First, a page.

So you see, I can go on and on about those years not spent in SM. The way he taught me how to play chess, remove a garapata** from a dog's hair/feet/ears/etc, etc and those are my sweet memories of my dad that I choose to remember. I enjoin all of you to do the same so that we can celebrate my father's life, and not his death.
I thank my sister Cacay, for always being there for him, specially in his twilight years. You were always his favorite, you know, and perhaps that's also why you stayed in Davao. Don't let your heart be heavy with the thought of not being with him till the very last. Rather, because you were his favorite, he opted not to do so -- so that you may not have that memory of his dying moments.
Brother, when I look at you I see daddy but without hair. I thank you for being here today despite the many challenges. Don't think of the lost years away but rather recall the ones we spent together with him - the good, more than the bad.
Mother, please stop smoking! You are really sometimes as stubborn as him so maybe that's also why it didn't work out. Let go of the pain, and just remember the handsome student-actor Espanyol you fell in love with. Where he is now, he is devoted to you.
Death does not end a life, but it starts a new one. In the last few days, we got to meet so many people - his high school friends, SM barkada*, even relatives we didn't know of; and heard so many stories of a life well-lived. That in itself is a beginning of a different life which I hope will continue rather than end today. I thank you all for coming, for your kind words, that brought us comfort.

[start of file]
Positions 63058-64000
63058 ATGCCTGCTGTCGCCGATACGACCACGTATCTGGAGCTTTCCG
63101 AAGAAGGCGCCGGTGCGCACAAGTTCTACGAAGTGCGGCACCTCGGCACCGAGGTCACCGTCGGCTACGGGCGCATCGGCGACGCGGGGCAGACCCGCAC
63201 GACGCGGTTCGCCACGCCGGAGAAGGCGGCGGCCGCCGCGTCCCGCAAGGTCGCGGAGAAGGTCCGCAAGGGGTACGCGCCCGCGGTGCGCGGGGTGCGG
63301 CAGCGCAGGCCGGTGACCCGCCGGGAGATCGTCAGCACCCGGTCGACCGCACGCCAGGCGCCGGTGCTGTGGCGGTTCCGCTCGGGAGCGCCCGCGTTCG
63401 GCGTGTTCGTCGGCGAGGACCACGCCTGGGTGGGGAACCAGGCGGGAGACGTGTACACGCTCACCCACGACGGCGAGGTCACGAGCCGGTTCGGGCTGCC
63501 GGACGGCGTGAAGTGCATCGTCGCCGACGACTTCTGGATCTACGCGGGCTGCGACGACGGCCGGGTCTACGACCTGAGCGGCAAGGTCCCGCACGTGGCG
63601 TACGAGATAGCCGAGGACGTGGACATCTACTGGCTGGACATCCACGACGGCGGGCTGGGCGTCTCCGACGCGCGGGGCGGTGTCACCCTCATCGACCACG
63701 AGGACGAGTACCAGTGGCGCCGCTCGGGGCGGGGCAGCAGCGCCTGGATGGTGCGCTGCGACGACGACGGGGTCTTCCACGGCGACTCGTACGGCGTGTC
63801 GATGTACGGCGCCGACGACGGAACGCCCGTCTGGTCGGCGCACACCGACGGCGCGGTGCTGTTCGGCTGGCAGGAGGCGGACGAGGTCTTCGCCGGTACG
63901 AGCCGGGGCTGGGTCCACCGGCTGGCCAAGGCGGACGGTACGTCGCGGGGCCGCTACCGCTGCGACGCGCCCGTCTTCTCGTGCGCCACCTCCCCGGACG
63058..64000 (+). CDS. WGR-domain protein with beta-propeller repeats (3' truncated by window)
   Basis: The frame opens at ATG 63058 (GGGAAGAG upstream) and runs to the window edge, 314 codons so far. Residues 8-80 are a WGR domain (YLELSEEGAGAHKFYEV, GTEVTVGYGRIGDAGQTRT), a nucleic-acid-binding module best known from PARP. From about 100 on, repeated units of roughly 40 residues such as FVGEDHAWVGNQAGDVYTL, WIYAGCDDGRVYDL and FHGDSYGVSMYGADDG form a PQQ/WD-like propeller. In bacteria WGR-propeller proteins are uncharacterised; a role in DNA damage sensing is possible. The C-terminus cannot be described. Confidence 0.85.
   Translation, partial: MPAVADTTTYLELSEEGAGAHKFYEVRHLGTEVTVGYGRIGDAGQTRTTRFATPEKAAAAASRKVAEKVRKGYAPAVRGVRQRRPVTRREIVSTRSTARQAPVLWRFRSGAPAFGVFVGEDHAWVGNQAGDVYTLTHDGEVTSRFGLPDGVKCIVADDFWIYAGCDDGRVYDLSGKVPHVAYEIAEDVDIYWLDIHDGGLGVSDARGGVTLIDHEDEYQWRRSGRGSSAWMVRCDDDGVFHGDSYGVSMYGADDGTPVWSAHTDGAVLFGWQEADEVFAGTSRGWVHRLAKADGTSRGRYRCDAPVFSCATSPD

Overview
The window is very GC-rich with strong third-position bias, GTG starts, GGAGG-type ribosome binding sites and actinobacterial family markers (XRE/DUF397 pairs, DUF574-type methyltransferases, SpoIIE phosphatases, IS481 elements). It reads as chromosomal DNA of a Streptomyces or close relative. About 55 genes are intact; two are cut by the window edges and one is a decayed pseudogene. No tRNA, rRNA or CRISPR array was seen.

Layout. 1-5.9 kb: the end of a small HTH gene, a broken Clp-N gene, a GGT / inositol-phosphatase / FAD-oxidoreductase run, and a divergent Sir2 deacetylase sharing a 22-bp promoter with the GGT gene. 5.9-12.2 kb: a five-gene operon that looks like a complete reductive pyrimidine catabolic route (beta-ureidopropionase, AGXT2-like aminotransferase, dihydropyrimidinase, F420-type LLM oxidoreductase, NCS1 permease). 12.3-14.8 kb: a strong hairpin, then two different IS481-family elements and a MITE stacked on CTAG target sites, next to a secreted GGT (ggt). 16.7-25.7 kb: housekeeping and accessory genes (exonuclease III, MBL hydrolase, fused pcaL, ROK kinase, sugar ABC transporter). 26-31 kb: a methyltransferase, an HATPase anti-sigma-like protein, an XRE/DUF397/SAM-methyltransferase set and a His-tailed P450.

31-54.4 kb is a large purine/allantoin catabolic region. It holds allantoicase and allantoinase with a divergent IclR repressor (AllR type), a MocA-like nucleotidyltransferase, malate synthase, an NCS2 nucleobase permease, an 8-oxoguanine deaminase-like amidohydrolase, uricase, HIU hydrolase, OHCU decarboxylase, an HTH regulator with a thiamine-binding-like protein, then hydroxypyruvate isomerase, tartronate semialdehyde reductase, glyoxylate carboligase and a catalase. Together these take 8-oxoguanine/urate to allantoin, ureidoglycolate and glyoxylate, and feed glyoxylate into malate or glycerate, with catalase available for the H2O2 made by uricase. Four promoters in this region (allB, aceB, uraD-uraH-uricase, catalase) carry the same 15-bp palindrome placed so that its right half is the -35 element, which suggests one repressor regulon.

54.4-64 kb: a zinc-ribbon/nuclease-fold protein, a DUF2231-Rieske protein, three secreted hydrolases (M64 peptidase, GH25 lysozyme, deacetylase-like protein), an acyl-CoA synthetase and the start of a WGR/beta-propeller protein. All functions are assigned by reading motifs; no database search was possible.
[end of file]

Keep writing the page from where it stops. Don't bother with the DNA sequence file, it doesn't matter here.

Even as today is a very sad one, I am at the same time happy for my father is with a new life -- one without pain anymore, and one where he can breathe easily. I pray that God opens the gates of heaven and make his new life much easier now. I can imagine him doing his tai-chi again, sharing cockfight stories with St Peter, or maybe even taking care of some roosters up there with my sister Carmelita, and arguing the hell out of Abuelito***, Abuelita*** and even Tito Rolly and Tita Jet. These thoughts put a smile on my face.
Believe you me, Father! We love you and will surely miss you but we are happy that you are in a much better place now. Rest well. Inhale and exhale all you can.
* Barkada: Filipino word for friends, group mates
** Garapata: Filipino word for animal ticks
*** Abuelito / Abuelita: Spanish for grandpa and grandma
About this Eulogy: I wrote this eulogy on my iPad early morning of May 8, 2012, the day of my father's interment. My father, Angel Nilo Joven Santamarina (Sept 26, 1938 - May 3, 2012) lived a challenging life of paradoxes.